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Accueil > A propos du LPP > Communication > Actualités archivées > 2022 > Two articles led by LPP are published in Astronomy & Astrophysics special issue dedicated for the first observations of Solar Orbiter

Two articles led by LPP are published in Astronomy & Astrophysics special issue dedicated for the first observations of Solar Orbiter

LPP is directly involved in the ESA/NASA Solar Orbiter mission by delivering the Low Frequency Receiver (LFR, Lead-CoI : Thomas Chust) which is part of the Radio and Plasma Wave (RPW) instrumental consortium led by LESIA (PI : Milan Maksimovic). The spacecraft was launched on the 10th of February 2020 to study the properties and the dynamics of the upper atmosphere of the Sun and the solar wind.

1. Observations of whistler mode waves by Solar Orbiter’s RPW Low Frequency Receiver (LFR) : In-flight performance and first results

The LFR is designed to characterize the low frequency (≤ 10 kHz) electric and magnetic fields that develop, propagate, interact, and dissipate in the solar wind plasma. Combined with observations of the particles and the DC magnetic field, LFR measurements will help to improve the understanding of the heating and acceleration processes at work during solar wind expansion.
In this paper, T. Chust et al. 2021 demonstrate the capability of LFR to observe and analyze a variety of low frequency plasma waves by taking advantage of whistler mode wave observations made just after the near-Earth commissioning phase of Solar Orbiter. In particular, this is related to its capability of measuring the wave normal vector, the phase velocity, and the Poynting vector for determining the propagation characteristics of the waves. Several case studies of whistler mode waves are presented, using all possible LFR onboard digital processing products, waveforms, spectral matrices, and basic wave parameters. Here, whistler mode waves are very properly identified and characterized, along with their Doppler-shifted frequency, based on the waveform capture as well as on the LFR onboard spectral analysis. These first whistler observations show a good overall consistency between the RPW LFR data, indicating that many science results on these waves, as well as on other plasma waves, can be obtained by Solar Orbiter in the solar wind.

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Figure 1
Identification dans le vent solaire d’ondes sur le mode de sifflement se propageant dans le sens anti-solaire en comparant les vitesses de phase observées (lignes oranges ou bleues) avec celles du mode de sifflement théoriques décalées (+k) par effet Doppler (lignes rouges) : (a) à partir des formes d’onde (jeu de données SWF), (b) à partir des produits de données spectrales calculées à bord (jeu de données BP2).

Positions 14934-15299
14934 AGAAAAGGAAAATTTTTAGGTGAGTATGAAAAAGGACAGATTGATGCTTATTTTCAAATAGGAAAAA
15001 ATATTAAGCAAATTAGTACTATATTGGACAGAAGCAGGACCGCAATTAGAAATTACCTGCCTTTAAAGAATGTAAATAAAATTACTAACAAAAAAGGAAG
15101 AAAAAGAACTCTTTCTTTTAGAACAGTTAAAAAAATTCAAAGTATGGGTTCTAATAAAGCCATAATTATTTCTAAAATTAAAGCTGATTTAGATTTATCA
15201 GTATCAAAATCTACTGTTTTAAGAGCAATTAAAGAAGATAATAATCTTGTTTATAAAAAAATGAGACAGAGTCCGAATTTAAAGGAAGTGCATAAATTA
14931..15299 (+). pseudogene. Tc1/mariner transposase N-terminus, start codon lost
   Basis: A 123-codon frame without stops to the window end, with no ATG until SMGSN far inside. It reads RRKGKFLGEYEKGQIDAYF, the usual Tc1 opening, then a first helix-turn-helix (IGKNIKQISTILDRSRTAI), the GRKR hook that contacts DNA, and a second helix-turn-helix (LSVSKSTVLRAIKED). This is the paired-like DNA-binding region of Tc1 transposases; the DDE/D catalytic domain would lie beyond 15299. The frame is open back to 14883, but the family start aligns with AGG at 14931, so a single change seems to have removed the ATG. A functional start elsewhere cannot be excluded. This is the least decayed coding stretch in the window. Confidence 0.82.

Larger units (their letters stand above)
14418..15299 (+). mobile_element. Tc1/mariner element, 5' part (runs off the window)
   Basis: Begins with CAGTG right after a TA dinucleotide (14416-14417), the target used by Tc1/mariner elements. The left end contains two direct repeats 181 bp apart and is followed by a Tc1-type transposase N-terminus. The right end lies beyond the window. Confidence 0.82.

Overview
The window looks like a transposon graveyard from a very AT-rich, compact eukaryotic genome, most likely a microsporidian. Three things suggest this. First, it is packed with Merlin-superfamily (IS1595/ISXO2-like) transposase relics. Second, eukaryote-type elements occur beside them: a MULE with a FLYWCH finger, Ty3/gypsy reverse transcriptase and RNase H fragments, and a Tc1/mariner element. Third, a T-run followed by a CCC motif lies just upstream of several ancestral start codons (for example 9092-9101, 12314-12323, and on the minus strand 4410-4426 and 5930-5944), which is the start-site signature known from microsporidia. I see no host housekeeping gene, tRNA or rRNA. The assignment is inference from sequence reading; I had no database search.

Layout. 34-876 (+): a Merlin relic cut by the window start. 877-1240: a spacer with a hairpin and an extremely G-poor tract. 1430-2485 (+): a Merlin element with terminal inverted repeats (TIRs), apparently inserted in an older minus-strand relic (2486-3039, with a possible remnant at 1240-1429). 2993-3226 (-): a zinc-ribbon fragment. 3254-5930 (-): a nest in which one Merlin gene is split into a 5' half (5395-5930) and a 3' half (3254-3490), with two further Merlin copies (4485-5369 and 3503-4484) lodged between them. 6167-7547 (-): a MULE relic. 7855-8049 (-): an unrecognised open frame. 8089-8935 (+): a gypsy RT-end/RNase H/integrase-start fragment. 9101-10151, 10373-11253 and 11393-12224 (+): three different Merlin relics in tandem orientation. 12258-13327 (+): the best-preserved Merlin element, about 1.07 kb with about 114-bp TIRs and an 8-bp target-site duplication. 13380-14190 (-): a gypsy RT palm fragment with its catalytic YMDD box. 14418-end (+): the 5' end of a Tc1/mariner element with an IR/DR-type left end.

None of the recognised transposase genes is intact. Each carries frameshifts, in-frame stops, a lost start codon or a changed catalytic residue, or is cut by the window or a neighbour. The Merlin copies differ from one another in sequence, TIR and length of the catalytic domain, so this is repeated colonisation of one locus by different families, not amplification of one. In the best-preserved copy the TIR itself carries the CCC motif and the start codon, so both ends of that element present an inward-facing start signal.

2. Solar Orbiter’s first Venus flyby : observations from the Radio and Plasma Wave instrument

On December 27, 2020, Solar Orbiter completed its first gravity assist manoeuvre of Venus (VGAM1) providing the spacecraft with sufficient velocity to get closer to the Sun and observe its poles from progressively higher inclinations. During this flyby the RPW consortium had the opportunity to perform high cadence measurements and study the plasma properties in the induced magnetosphere of Venus.
In this paper, L. Z. Hadid et al., 2021 review the main observations of the RPW instrument during VGAM1 which provided unprecedented high frequency magnetic and electric field measurements in Venus’ induced magnetosphere for continuous frequency ranges and with high time resolution. These observations allowed conclusive identification of various plasma waves at higher frequencies than previously observed and detailed investigation regarding the structure of the induced magnetosphere of Venus. Furthermore, the particular orbit geometry of Solar Orbiter, allowed the first investigation of the nature of the plasma waves continuously from the bow-shock to the magnetosheath, extending to ∼70 planetary radii in the far distant tail region.

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Figure 2
Les spectres de densité du champ électrique (a) et magnétique (b) calculés en utilisant les données RPW pendant le premier survol de Vénus.

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CNRS Ecole Polytechnique Sorbonne Université Université Paris-Saclay Observatoire de Paris
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Exploitant du site : Laboratoire de Physique des Plasmas, Ecole Polytechnique route de Saclay F-91128 PALAISEAU CEDEX
Hébergeur : Laboratoire de Physique des Plasmas, Ecole Polytechnique route de Saclay F-91128 PALAISEAU CEDEX
Directeur de la publication : Dominique Fontaine (Directrice)